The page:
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A’s are Heading to the Wild Card Game

Illustration by Ari Libenson

It’s been another exciting year in baseball. The defending champions, the Houston Astros, are playing another excellent season and the Boston Red Sox are having one of the best in their franchise’s history. But, for the first time in a long time, something special is also happening here in Oakland. This year has given rise to a red-hot new A’s team, and they are showing no sign of slowing down.

It all started on April 21, when the A’s emerging young pitcher, Sean Manaea, threw a no-hitter against the Red Sox. Even at that time, the Red Sox were the hottest team in baseball. Usually, at this point in the season the A’s would have settled for another subpar record, but  this provided a rare glimmer of hope.

This was the spark the A’s needed for their season. Coming into the All-Star break (July 16-19) the A’s had won every July series so far.

The A’s emerged from the All-Star break with their city behind them and an unbeatable attitude. On July 21, the A’s had 56,310 attendees at their game against the San Francisco Giants.  This would be the greatest turnout at an A’s game since their 1968 move to Oakland. By the end of July, the A’s had cemented themselves as true postseason contenders for the first time in five years.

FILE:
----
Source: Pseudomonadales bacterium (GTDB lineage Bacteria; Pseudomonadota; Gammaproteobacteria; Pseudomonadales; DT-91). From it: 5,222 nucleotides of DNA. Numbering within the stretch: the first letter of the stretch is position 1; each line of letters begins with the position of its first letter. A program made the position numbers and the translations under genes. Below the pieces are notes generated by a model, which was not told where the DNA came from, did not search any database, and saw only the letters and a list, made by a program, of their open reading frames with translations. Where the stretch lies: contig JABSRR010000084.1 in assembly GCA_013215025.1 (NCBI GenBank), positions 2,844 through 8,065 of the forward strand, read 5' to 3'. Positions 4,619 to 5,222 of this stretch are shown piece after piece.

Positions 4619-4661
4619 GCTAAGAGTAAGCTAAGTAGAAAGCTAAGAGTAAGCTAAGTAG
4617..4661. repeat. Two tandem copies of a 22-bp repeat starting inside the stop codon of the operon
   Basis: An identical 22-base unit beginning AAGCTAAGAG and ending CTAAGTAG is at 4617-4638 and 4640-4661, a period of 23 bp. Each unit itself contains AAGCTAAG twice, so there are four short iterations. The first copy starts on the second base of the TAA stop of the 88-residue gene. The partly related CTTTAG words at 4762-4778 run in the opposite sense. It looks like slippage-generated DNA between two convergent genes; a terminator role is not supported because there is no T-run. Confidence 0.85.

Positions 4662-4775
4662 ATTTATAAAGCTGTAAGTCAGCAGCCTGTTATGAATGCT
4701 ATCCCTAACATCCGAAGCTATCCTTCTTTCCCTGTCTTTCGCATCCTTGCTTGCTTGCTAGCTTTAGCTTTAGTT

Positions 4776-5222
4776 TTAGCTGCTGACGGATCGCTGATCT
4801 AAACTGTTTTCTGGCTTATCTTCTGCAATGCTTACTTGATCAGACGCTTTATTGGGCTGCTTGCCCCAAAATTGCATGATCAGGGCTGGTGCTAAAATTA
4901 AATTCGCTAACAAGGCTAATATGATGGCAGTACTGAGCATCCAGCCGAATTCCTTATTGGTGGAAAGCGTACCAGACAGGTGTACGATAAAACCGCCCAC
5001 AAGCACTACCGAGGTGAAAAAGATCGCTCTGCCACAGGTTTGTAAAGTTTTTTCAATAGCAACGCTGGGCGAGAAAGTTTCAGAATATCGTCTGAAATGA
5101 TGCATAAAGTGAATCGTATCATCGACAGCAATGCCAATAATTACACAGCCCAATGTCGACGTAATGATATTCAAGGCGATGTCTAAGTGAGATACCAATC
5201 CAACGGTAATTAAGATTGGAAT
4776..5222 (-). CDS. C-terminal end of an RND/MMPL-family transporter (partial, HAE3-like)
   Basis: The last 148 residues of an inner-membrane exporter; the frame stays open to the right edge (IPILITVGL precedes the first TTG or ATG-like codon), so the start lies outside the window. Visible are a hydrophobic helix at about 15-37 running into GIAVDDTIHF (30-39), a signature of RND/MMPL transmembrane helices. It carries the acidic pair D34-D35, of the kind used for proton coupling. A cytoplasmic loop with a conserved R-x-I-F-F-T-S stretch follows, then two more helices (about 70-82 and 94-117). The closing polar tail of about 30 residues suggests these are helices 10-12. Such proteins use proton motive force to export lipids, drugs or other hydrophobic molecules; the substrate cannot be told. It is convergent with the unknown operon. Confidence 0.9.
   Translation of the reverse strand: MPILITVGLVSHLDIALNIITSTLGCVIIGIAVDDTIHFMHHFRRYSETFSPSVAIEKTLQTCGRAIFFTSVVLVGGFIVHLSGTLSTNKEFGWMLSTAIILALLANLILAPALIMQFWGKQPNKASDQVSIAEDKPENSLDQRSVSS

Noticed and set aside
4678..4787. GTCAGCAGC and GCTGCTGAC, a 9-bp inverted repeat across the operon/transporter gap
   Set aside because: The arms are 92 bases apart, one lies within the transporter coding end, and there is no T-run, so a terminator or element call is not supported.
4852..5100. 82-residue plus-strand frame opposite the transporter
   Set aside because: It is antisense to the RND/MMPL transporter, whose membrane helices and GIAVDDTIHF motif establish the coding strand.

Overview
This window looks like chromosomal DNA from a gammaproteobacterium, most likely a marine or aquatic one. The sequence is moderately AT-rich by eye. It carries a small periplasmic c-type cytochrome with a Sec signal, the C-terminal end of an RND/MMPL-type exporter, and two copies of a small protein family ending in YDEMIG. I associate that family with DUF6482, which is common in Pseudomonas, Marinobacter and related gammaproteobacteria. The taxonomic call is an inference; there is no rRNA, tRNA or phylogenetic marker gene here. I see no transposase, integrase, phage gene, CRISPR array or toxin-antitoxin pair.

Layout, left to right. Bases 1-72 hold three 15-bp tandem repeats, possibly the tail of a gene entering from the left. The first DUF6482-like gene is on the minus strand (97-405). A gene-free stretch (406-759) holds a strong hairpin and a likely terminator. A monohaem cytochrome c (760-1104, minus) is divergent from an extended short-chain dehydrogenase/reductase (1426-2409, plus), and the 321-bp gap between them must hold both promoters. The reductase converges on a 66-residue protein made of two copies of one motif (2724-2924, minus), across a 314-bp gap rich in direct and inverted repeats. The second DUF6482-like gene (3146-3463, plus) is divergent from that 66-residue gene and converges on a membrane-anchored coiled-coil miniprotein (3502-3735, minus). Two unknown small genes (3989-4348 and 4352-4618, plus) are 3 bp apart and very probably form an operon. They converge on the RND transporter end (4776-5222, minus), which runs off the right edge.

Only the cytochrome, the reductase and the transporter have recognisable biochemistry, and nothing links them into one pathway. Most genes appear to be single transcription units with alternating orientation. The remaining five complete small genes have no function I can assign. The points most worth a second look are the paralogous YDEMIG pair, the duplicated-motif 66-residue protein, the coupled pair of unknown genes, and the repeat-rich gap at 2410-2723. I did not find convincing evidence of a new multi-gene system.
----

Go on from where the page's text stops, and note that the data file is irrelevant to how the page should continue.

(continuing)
After a successful August, the A’s started September by tying a series with the Mariners, one of their two main adversaries in the competition for the wild card spots in the post season. Then they won a huge series against the Yankees to close the gap in the wild card race to 3.5 games. According to MLB projections the A’s had a six percent chance of making the postseason on April 3. As of September 8, that chance has risen to 99 percent. They are still in the second wild card, so they will most likely have to play the Yankees to determine who moves on in the postseason. Admittedly, the wild card is always unpredictable. Regardless, they now have a serious chance of further succeeding in the postseason, despite being in the second most competitive division in all of baseball.